Award-winning crime novelist Abir Mukherjee has called for a greater representation of Asian stories within the British publishing industry.
With growing competition from Amazon and e-books, he says, traditional publishers are seeing an unprecedented amount of pressure on their business.
“Part of the solution is looking at untapped markets. British Asians, for example, are getting on to be seven per cent of the population… but unless you are giving them the product they want, you’re not going to sell to them.
“They want to read more stories that relate to them and I think that message is finally getting through.”
Mukherjee’s debut novel, A Rising Man, follows a former Scotland Yard detective who has been assigned to a new post in Calcutta (now Kolkata). Taking place at the centre of India’s independence movement in 1919, Captain Sam Wyndham’s first investigation – the murder of a senior official – takes him into the “dark underbelly of the British Raj”.
Mukherjee explained to Eastern Eye how his own background enabled him to explore the tumultuous era from a unique perspective.
He said: “If you’re Indian, there’s only one story to tell – oppression and the struggle for freedom. If you’re British, the whole period is either painted in rose-coloured hues or completely swept under the carpet. As a British Asian, you realise very early on that not everything you’re told in school is the truth, because you come home and hear a different side of the story from your parents. You develop the ability to question things.
“I thought that neither the Indian view nor the British view told the whole story… Being British Asian gave me a perspective that most other authors, be they British or Indian, wouldn’t be able to call upon.”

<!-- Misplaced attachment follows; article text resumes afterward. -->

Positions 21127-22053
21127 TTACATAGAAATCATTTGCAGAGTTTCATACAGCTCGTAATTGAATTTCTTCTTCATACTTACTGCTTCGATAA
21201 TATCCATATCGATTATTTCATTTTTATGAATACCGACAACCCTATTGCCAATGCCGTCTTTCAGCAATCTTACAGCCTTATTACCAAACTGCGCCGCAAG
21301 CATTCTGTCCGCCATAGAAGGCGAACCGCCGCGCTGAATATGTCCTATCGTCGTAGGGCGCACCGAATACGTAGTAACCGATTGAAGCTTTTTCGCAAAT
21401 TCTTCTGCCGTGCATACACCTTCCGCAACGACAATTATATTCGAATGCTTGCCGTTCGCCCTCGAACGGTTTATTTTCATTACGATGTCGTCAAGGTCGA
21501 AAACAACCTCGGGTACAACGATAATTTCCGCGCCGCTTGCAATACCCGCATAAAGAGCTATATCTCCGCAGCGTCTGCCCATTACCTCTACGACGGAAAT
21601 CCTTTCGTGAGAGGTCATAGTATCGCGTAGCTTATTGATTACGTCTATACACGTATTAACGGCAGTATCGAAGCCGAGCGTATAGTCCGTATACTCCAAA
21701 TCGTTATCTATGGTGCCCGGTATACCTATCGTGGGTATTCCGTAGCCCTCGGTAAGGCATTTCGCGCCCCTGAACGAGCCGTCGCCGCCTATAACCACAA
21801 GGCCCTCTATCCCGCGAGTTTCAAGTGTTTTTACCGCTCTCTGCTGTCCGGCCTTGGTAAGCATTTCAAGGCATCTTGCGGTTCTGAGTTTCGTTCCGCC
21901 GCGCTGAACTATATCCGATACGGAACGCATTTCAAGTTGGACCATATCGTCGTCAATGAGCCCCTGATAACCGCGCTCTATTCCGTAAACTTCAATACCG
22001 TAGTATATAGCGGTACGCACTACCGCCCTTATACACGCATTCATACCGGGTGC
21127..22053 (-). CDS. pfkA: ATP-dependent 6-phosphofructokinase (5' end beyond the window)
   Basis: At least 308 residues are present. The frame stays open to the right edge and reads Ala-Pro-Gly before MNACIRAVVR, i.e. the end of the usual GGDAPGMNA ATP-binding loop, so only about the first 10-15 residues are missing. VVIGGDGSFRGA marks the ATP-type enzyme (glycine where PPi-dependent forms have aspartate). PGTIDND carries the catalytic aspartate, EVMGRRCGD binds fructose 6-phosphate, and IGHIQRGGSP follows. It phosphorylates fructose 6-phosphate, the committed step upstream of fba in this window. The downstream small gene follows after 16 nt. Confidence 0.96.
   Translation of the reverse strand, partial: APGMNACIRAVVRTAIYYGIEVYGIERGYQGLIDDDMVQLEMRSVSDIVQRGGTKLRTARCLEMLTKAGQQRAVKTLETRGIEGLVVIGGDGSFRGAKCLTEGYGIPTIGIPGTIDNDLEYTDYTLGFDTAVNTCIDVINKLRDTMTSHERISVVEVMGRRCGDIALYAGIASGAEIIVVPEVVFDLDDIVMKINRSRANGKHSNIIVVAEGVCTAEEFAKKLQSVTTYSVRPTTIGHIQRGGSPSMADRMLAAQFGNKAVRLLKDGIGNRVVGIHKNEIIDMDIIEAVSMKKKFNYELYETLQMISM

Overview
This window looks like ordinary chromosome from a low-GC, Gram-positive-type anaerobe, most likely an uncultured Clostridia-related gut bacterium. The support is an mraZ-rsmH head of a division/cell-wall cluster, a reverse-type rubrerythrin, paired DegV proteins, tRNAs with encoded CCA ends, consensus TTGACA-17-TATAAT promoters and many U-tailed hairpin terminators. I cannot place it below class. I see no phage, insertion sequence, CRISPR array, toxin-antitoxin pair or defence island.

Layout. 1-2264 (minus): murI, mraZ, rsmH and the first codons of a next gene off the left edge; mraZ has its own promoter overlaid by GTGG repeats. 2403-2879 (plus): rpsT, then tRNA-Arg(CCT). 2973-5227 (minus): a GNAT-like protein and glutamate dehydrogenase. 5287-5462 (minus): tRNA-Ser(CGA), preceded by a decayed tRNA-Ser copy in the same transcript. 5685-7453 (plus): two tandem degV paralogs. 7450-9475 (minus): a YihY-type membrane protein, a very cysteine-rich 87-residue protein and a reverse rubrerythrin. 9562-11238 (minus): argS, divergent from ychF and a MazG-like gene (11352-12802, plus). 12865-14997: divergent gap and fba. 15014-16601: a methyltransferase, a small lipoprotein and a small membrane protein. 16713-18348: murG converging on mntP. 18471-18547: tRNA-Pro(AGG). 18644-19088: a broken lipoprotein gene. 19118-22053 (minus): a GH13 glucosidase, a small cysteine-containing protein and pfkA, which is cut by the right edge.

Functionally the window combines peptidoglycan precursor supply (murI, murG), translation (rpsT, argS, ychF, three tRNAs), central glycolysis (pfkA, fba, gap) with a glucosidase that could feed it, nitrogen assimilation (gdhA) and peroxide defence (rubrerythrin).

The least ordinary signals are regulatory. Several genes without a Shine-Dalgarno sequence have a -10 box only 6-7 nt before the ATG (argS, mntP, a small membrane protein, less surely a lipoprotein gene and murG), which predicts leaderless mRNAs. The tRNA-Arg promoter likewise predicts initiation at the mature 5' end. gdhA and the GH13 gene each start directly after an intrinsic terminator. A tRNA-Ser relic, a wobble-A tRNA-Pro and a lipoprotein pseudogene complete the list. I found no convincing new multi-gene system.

He explains that Calcutta, being founded by the British and having played a major role in the independence movement, made for a “fascinating backdrop” to the story.
In 2013, Mukherjee submitted a partial draft of A Rising Man to be considered for the inaugural Telegraph Harvill Secker crime writing prize. The story was ultimately selected as the winner, landing the author a book deal with Penguin Random House before he had even finished the manuscript.
In February, his novel was included in the shortlist of the Jhalak book prize, a new award for minority ethnic writers.
He says that the prize, along with similar initiatives like Penguin Random House’s WriteNow, are signs that the publishing industry is “waking up to” the need for change.
“It’s important to raise awareness that there is such talent among ethnic minority populations in the UK – not just for the benefit of honouring them, but for the wider population. One of the benefits of having [the Jhalak book prize] is that booksellers and libraries will start stocking the longlist and shortlist. ”
The winner of the Jhalak prize will be announced at the Bare Lit festival for BAME literature in March.
Mukherjee’s second novel, A Necessary Evil, which continues the story of A Rising Man, will be released in June.
“I’m planning on looking at the period from 1919 up to independence, looking at the issues surrounding the independence movement through the eyes of the same characters, but with a lot of dead bodies along the way.”